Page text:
The following information was obtained from different cyber security sources for notification to all parties concerned pursuant to the mandate of the Philippine National Police Anti-Cybercrime Group (PNP ACG).
The information provided was classified as “Restricted” pursuant to the PNP Regulation 200-012 on Document Security and Impact Rating as high based on PNP Information Communication Technology (ICT) Security Manual s.2010-01 p. 22 and p.129.
Cyberstalking is the use of the Internet or other electronic means to stalk or harass an individual, group, or organization. It may include false accusations, defamation, slander and libel. It may also include monitoring, identity theft, threats, vandalism, solicitation for sex, or gathering information that may be used to threaten, embarrass or harass.
Cyberstalkers find their victims by using search engines, online forums, bulletin and discussion boards, chat rooms, and more recently, through social networking sites, such as MySpace, Facebook, Bebo, Friendster, Twitter, and Indymedia, media outlets known for self-publishing. They may engage in live chat harassment or flaming or they may send electronic viruses and unsolicited e-mails. Cyberstalkers may research individuals to feed their obsessions and curiosity. Conversely, the acts of Cyberstalkers may become more intense, such as repeatedly instant messaging their targets.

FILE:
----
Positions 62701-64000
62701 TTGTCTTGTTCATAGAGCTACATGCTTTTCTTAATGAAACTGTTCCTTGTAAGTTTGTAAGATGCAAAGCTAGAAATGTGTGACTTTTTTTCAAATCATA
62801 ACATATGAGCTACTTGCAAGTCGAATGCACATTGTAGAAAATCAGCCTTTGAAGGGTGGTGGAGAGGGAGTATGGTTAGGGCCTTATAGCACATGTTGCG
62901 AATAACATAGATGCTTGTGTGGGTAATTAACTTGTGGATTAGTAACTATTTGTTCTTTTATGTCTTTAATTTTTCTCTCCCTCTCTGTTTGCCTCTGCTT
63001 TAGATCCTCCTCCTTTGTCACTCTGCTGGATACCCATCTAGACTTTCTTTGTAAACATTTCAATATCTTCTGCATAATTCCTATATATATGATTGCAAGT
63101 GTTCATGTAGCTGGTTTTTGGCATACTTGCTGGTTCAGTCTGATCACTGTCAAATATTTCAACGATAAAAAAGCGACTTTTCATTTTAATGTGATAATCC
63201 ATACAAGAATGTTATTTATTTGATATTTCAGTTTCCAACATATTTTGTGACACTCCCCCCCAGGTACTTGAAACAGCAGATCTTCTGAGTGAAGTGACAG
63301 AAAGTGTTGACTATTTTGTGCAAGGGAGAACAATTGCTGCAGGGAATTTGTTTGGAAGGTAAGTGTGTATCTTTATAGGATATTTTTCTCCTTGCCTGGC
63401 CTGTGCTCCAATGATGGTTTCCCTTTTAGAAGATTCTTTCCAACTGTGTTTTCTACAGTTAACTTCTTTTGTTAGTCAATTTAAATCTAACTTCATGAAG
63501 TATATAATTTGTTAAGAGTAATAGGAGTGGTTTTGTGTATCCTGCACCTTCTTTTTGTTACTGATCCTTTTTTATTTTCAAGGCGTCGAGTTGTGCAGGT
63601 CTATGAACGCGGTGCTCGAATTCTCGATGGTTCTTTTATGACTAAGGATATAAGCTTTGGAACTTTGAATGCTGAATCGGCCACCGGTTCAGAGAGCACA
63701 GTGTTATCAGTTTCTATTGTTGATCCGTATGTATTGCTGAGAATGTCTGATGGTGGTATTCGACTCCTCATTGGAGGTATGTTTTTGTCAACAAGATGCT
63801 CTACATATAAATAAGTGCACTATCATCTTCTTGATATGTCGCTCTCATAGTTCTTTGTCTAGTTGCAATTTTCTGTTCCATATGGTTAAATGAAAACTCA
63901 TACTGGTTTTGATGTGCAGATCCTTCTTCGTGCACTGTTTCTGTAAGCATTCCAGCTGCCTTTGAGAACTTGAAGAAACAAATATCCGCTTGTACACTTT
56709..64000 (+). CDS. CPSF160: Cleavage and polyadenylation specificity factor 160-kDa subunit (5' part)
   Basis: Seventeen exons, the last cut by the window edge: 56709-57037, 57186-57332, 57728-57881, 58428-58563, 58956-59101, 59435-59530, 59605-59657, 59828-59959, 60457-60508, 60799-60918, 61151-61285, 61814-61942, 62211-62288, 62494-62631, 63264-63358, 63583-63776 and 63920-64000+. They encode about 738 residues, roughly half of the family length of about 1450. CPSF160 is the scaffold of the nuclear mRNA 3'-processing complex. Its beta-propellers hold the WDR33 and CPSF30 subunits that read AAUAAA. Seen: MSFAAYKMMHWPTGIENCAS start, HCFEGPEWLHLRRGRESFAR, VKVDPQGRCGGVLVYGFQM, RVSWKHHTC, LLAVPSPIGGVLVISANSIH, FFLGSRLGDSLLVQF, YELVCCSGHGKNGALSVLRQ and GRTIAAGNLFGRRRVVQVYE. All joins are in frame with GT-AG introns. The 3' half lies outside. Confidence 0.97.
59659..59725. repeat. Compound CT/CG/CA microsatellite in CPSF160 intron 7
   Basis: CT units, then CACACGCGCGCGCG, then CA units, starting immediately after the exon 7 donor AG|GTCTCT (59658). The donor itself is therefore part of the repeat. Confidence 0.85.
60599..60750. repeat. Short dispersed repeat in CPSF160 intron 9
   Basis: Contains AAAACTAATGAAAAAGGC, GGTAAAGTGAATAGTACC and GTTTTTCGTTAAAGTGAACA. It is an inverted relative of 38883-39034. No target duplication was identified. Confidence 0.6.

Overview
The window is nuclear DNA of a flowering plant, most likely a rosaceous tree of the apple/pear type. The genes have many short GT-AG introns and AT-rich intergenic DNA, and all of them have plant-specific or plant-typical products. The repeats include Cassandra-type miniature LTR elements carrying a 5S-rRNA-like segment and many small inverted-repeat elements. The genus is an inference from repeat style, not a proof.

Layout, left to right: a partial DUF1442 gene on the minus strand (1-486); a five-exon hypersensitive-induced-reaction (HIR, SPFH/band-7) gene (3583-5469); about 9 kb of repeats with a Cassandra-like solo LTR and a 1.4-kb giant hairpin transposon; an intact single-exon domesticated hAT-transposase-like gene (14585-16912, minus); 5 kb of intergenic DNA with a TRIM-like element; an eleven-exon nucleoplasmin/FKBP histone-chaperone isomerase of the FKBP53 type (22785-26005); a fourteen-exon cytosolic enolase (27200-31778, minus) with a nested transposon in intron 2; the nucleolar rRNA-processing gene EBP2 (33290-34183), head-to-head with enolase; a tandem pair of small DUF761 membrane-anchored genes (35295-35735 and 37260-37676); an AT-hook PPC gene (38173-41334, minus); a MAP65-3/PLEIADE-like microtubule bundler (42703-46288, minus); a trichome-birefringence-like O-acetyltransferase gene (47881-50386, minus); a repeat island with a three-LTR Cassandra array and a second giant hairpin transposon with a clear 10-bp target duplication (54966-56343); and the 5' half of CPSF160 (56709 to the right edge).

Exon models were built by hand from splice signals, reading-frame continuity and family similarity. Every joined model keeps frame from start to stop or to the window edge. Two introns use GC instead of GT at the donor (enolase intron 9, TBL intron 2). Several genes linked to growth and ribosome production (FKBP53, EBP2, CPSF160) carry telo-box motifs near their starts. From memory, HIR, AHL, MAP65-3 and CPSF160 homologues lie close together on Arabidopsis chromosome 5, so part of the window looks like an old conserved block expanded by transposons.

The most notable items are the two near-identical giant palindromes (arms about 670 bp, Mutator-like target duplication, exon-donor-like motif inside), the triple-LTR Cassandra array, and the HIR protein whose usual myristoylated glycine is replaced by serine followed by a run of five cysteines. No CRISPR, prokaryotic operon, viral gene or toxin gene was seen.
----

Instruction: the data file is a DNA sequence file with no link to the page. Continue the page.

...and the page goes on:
Similar to stalking off-line, online stalking can be a terrifying experience for victims, placing them at risk of psychological trauma, and possible physical harm. Many cyberstalking situations do evolve into off-line stalking, and a victim may experience abusive and excessive phone calls, vandalism, threatening or obscene mail, trespassing, and physical assault.
Once you feel someone is stalking you, collect evidence and report to the police. The more evidence you have with you, the better. Evidence, in this case, could be the emails, screenshots of posted messages, tweets, status updates, images posted on blogs or the entire blogs. Take screenshots instead of just noting down the URL. Take full-screen screenshots as you have to show that they were indeed online and that you did not fabricate the evidence using your own personal collection.
All PNP personnel as well as the public are advised to follow the tips in order to avoid the risk of Online Scam, to wit:
- Never give out personal information. This can be used to steal your identity and access accounts.
- Don’t upload photos on social media that show your location or places where you often hang out.
- Review privacy setting on all your social media accounts as carefully as possible to ensure your information remains protected.
- Create a different email account for registering in social networking sites
- Don’t open up e-mails, files or website links from unknown sender.
- Never send pictures of yourself, your friends or family to someone you met or chat online.
For additional information, please refer to the following websites:
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